Over one hundred wines were lined up on the tables, ready to be sampled. But attendees at this year’s New Zealand Winegrowers Expo, held at Washington D.C.’s Westin City Center, may have been surprised to see wines grouped by varietal, not by producer. Bottles made with the country’s racy, zesty signature grape, Sauvignon Blanc, sat next to other aromatic whites like Rieslings and Gewürztraminers, which stood alongside New Zealand’s rising star, Pinot Noir. The vibe was friendly and approachable, one of unity rather than competition.
Most of the Sauvignon Blancs on hand hailed from the current 2006 vintage. New Zealand winemakers keenly recognize that the inviting bright citrus and passion fruit flavors, and vibrant acidity, are best enjoyed during the wine’s youth. These wines are perhaps the purest expression of the Sauvignon Blanc grape in the world, and the consistency of their intense aromas and flavors makes them extremely popular. David Strada, U.S. marketing manager for New Zealand Winegrowers, says that “people are recognizing these wines for their quality and style, and they have found them to go so well with food,” including freshly-shucked oysters and other seafood, and goat’s milk cheeses.
New Zealand is also well suited to growing other white aromatic varieties. The 2006 dry Rieslings were particular standouts, exhibiting apple, peach and mineral notes balanced by refreshing acidity. Gewürztraminers were weightier and richer, with honeyed overtones and the grape’s signature spiciness.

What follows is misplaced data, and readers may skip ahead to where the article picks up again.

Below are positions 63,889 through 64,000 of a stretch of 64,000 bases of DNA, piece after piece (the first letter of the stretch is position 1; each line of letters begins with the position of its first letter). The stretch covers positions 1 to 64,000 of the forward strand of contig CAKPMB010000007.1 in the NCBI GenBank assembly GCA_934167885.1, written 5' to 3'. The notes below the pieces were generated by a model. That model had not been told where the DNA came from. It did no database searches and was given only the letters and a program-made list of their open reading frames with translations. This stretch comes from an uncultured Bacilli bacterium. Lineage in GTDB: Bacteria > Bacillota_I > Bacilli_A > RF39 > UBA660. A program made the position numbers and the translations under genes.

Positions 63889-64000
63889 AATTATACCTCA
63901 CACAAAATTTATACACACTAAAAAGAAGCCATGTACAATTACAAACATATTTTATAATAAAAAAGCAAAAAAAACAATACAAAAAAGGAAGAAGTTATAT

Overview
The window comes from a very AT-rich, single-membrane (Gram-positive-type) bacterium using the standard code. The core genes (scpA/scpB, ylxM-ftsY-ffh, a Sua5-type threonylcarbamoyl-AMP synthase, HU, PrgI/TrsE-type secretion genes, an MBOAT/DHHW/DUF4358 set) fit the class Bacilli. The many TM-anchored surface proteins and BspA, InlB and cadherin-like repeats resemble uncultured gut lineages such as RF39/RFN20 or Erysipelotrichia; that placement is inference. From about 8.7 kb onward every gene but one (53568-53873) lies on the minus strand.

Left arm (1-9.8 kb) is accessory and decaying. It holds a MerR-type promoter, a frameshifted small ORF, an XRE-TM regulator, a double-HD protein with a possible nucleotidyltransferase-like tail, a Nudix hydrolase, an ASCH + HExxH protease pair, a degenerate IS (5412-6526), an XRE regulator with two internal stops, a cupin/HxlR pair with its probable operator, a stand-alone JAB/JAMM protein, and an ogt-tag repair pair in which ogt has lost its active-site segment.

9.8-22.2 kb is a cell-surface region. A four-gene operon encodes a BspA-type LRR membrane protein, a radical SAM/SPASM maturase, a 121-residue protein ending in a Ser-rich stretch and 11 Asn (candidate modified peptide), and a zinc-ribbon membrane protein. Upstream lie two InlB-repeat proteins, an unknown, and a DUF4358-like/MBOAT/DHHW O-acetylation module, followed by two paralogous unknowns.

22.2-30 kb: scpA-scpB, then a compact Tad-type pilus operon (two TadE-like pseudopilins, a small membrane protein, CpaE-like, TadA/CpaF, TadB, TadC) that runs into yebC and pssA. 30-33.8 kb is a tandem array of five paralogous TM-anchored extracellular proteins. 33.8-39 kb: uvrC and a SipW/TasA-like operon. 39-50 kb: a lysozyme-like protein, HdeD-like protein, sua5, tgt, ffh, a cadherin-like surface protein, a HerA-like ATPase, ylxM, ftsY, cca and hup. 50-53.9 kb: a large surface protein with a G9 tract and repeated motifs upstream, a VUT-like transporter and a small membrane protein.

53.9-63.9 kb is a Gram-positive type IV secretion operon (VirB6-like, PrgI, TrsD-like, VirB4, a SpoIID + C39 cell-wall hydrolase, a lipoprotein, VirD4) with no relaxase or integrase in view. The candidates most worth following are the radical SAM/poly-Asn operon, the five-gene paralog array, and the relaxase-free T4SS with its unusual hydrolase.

The considerable number of Pinot Noirs at the expo reflect the increasing importance of this grape to New Zealand winemakers. Flavors range from tart cherries, to riper berries and sweet plums. Some also exhibit smoky, earthy or meaty notes, giving way to comparisons to red Burgundies. But the country’s winemakers put their own stamp on the grape. Fresh fruit, not ageability, is the primary focus of these Pinots, so the screw cap closure so commonly used suits these bottles just fine.
The expo gave wine lovers the chance to taste the results of New Zealand winemaking—consistent wines with concentrated aromas and flavors. “Their respect for the fruit,” explains Strada, “shows in the bottle.”
Kelly Magyarics is a wine writer and educator in the Metro D.C. area. Kelly can be reached through her Web site, which is www.trywine.net.